Unfortunately, while Motion was quite successful with its tablets and focus on vertical markets, the Tablet PC as a category didn't fare quite as well. Hampered by only a half-hearted commitment to the tablet form factor (Microsoft itself redirected emphasis from tablets to notebook convertibles before the Tablet PC Edition was even released), high costs and the marginal suitability of Windows as a tablet OS relegated the Tablet PC to the sidelines. All of this has changed this year with the release of the Apple iPad, which sold over two million in its first few months, and triggered a tablet gold rush to market with dozens of iPad copies.
However, this time Microsoft may not be in the picture. Even with Windows 7's enhanced support of touch and inclusion of multi touch, full Windows simply isn't a tablet OS, at least not if what's desired is largely consumer-oriented iPad functionality. As is, future tablets may run the WebOS Hewlett Packard bagged with its acquisition of Palm, or Android, the eminently scalable smartphone OS currently doing battle with Apple's iOS. Analysts predict tablet sales in the tens of millions, and this time they just may be right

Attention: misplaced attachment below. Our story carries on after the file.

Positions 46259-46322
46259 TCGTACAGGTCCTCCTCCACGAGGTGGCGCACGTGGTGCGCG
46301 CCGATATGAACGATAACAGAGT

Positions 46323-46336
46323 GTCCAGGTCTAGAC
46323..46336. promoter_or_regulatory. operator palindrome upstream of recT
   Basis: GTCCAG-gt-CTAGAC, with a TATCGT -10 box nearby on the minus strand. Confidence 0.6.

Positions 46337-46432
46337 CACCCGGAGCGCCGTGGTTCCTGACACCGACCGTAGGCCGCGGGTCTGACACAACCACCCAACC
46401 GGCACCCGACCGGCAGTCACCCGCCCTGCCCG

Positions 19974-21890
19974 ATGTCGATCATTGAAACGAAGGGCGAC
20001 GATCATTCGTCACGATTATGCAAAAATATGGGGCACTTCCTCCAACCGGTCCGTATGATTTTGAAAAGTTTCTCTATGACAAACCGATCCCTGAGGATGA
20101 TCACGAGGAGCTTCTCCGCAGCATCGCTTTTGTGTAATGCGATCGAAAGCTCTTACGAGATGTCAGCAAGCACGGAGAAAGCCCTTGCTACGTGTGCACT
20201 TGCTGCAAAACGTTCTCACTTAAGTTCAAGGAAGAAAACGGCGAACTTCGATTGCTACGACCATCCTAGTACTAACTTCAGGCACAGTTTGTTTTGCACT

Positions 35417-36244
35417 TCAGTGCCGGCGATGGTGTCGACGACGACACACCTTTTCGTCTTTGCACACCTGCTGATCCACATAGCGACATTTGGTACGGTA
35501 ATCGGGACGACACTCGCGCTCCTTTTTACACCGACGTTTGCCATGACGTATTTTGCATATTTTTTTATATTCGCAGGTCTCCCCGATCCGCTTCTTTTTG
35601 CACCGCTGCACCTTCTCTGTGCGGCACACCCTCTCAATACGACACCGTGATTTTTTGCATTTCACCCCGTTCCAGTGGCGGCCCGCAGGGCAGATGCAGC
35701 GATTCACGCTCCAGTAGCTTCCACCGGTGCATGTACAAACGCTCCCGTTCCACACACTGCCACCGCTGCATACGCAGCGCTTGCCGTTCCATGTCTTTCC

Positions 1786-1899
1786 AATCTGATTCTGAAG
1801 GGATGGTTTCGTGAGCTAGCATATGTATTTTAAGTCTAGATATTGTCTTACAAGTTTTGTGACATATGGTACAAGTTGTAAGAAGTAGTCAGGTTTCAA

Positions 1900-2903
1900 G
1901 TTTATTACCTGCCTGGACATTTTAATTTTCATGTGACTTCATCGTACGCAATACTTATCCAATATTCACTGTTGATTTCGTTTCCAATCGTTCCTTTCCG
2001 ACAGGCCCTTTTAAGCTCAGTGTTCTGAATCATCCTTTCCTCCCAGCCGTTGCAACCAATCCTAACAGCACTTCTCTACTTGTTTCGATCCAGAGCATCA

So these are the times Motion Computing faces at the introduction of its new flagship tablet. Unlike all the iPad wannabes out there, Motion's new machine is neither a concept nor an attempt at hedging the bets, nor a trial balloon to test the tablet market waters. Instead, it's the latest and technologically most sophisticated and advanced product from a company that knows the tablet market better than anyone. As such, however, Motion's latest is not an industrial or more powerful version of the iPad, but remains a true blue Tablet PC, with the latest from Intel and the latest from Microsoft. Additionally armed with the latest display technology and the latest digitizer technology, this Motion machine is probably the culmination of the current Windows tablet paradigm.
That means the newest ultra low voltage Core processors from Intel, the fastest memory, the largest solid state disks, the incomparable Hydis AFFS+ display technology, and now even digitizer technology that effortlessly melds the fashionable multi touch with the tried-and-true Wacom digitizer. All of this comes in a handy 12.7 x 9.1 inch tablet that's not even an inch thick and weighs just four pounds flat, dual batteries included. There's a big wide-format 12.1-inch screen and all the power of Windows 7 Professional. If that's what you need in a tablet, that's what you get with the J3500, and it currently doesn't get any better than this.
What performance increase does the Intel Core i5/i7 bring to the table?